Published January 27, 2023
By Kyle Jaeger
OG Article: here.
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Congressional researchers say that there’s a “growing gulf” between federal and state drug laws as states have started to pursue psychedelics reform, expanding the policy gap that already exists as it relates to marijuana.
The Congressional Research Service (CRS) released a comprehensive report last week on the federal Controlled Substance Act (CSA), which describes current statutes, scheduling considerations, the state-level policy landscape and options for federal lawmakers. It touches on marijuana legalization, safe drug consumption sites and the burgeoning psychedelics reform movement.
A clear theme develops throughout the report: Congress has the authority to change federal drug laws but has declined multiple opportunities to do so, and the result is a widening fissure as state lawmakers continue to enact reform.
While that has already been apparent for marijuana for decades, the gap has broadened even further in recent years as states like Colorado and Oregon have moved to legalize certain psychedelics for adults, with an emphasis on their therapeutic potential. And as the first few weeks of 2023 have demonstrated, legislators from numerous states are taking notice of the issue and working to enact their own reforms.
CRS said that “there is a growing gulf between federal and state law with respect to Schedule I controlled substances with potential medical benefits.”
While it’s well-known that “there’s a gap between federal and state regulation of medical and recreational marijuana,” the report explains how “it appears that a gap may be developing with respect to other Schedule I substances” such as psilocybin.
“As with state marijuana laws, these changes…do not alter the status of the affected Schedule I controlled substances under the federal CSA,” CRS said.
The report goes over a number of marijuana-related bills that have been filed in Congress in recent years, ranging from proposals to legalize the plant nationwide to providing protections for banks that work with state-legal cannabis businesses.
Bipartisan lawmakers on Capitol Hill have also started exploring psychedelics policy amid the local reform renaissance, and one bill to mandate rescheduling of psychedelic breakthrough therapies that was introduced last year by Sens. Cory Booker (D-NJ) and Rand Paul (R-KY) is expected to be refiled soon for the current session.
Another sign that federal lawmakers are keying in on the widening policy gulf is the fact that bipartisan House members announced late last year that they’d formed a congressional psychedelics caucus to focus on the issue. There’s already a Congressional Cannabis Caucus that’s been working to close the marijuana law gap.
The new CRS report emphasizes that state-level reforms don’t preempt federal law, but the authors said that the disconnect has allowed “collateral consequences arising from the federal prohibition of marijuana” to fester—as people who violate the as-yet unchanging CSA may face difficulties obtaining federal benefits, employment, assisted housing, student financial aid and firearms, for example.
Another drug policy issue that congressional lawmakers were advised on concerns safe drug consumption sites, which are harm reduction facilities where people can use currently illicit substances in a medically supervised environment to prevent overdose deaths and give people treatment resources.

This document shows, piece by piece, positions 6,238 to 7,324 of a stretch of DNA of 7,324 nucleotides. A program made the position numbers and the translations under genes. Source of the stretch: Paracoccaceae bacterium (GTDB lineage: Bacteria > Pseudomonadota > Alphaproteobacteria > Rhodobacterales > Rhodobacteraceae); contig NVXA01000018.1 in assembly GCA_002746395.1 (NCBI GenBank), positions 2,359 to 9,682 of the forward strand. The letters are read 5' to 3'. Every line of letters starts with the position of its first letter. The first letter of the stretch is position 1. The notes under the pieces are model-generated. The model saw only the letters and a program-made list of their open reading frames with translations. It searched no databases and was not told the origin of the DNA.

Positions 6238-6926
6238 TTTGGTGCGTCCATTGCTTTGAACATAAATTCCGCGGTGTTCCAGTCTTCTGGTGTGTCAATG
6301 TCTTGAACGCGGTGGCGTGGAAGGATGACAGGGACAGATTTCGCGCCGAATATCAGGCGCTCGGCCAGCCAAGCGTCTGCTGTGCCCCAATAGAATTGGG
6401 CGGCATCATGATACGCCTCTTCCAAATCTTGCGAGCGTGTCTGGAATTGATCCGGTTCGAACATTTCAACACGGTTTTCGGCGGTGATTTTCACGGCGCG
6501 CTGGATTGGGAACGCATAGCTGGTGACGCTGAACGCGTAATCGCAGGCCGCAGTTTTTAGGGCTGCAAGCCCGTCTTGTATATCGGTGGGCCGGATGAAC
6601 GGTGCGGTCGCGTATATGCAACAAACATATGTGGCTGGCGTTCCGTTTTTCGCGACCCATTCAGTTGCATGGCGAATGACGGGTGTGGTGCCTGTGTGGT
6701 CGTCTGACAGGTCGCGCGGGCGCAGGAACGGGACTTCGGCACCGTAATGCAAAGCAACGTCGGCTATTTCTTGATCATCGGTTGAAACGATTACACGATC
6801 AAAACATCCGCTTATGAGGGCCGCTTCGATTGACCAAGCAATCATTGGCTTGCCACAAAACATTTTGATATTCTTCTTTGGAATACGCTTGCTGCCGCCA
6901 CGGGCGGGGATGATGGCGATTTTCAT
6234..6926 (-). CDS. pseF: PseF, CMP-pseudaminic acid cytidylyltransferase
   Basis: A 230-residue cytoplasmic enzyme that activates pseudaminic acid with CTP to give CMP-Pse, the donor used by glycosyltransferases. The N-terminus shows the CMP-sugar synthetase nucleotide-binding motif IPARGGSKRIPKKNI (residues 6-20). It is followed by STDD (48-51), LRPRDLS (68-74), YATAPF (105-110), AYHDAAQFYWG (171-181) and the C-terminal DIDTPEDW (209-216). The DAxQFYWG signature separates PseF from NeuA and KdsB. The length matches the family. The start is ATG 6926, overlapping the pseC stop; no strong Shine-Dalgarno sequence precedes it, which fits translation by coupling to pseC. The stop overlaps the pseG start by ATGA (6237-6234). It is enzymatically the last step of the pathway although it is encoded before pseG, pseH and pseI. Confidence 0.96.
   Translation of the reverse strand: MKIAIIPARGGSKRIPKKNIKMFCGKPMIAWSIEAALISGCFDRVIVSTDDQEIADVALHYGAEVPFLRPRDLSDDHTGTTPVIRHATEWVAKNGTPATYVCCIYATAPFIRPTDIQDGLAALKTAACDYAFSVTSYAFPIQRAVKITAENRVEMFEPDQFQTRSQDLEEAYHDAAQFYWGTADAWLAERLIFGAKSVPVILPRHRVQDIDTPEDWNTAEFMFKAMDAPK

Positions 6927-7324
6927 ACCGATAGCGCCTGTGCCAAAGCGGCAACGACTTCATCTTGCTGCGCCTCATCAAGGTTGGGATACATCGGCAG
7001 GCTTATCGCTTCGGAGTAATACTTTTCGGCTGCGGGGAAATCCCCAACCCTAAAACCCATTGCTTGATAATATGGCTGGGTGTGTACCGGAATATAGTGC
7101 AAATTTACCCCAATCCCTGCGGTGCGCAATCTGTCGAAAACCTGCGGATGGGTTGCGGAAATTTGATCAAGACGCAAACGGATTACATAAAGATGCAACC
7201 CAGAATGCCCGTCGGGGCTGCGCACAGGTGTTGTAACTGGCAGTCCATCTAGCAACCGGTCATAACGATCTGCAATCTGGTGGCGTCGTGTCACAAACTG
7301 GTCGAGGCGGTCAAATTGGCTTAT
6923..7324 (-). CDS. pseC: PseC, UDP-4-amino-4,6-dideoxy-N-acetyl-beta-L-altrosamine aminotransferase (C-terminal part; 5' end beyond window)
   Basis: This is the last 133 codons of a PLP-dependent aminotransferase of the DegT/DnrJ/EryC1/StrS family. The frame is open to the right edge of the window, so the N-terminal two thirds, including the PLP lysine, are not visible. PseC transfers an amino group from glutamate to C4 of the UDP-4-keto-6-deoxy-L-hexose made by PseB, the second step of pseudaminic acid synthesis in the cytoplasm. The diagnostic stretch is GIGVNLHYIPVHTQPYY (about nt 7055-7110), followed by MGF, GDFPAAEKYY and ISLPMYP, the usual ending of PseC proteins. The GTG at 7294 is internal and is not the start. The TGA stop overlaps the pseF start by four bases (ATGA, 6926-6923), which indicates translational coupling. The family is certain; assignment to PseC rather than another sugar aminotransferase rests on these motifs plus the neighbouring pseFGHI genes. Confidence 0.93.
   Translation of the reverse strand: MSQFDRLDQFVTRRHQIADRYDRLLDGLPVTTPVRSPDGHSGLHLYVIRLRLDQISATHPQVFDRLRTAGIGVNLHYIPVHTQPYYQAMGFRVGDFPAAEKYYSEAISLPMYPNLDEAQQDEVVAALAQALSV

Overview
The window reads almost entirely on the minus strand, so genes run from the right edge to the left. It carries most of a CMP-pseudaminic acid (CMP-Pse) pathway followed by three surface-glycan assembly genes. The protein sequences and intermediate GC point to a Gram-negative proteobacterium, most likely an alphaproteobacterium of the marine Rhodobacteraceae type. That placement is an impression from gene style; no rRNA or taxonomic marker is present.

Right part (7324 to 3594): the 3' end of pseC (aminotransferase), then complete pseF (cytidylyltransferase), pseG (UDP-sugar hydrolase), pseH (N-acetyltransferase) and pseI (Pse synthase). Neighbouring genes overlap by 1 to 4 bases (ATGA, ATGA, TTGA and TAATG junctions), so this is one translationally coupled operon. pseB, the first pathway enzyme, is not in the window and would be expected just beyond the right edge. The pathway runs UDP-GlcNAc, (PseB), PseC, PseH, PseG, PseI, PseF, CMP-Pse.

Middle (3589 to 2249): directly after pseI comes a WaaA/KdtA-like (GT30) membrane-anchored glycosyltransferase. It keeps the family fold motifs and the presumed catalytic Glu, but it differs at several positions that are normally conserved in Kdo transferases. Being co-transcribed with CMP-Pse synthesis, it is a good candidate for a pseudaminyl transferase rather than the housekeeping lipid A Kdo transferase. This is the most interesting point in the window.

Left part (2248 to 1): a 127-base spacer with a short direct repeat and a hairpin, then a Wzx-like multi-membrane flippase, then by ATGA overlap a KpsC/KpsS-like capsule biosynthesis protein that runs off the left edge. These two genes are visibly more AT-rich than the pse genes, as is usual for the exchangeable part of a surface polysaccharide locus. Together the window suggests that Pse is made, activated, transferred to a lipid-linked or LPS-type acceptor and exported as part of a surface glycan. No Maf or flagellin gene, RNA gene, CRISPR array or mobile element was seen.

Federal law has been interpreted such that the facilities are illegal, and that’s why the Justice Department under the Trump administration sued to block a Philadelphia-based non-profit from opening a site. As CRS detailed, that litigation is ongoing, leaving questions about the current federal position as it has come to embrace the principles of harm reduction.
DOJ and the non-profit Safehouse recently agreed to transfer the case out of a federal district court and to mediation before a magistrate judge in order to finally reach a resolution after numerous delays.
“In the meantime, uncertainty remains as to the legality of supervised consumption sites under the CSA,” CRS said. “Congress could wait to see if other courts address the issue, or it could seek to resolve that uncertainty by enacting legislation.”
“If Congress decided to allow supervised consumption sites to operate, it could consider the breadth of such authorization. One option would be to exempt supervised consumption sites from CSA control entirely. Alternatively, Congress might choose to exempt from federal prosecution facilities operating in compliance with state and local law, as it has done with state-sanctioned medical marijuana through a series of appropriations riders. Another option would be for Congress to impose specific registration requirements for supervised consumption sites under the CSA, as it has done for entities that administer medication-assisted treatment for opioid use disorder.”
A separate CRS report released in November also highlighted the “uncertainty” of the federal government’s position on safe drug consumption sites, while pointing out that lawmakers could temporarily resolve the issue by advancing an amendment modeled after the one that has allowed medical marijuana laws to be implemented without Justice Department interference.
CRS also published a paper last month that talks about various ways that stakeholders hope to see federal hemp laws revised to better support the industry through the next Farm Bill.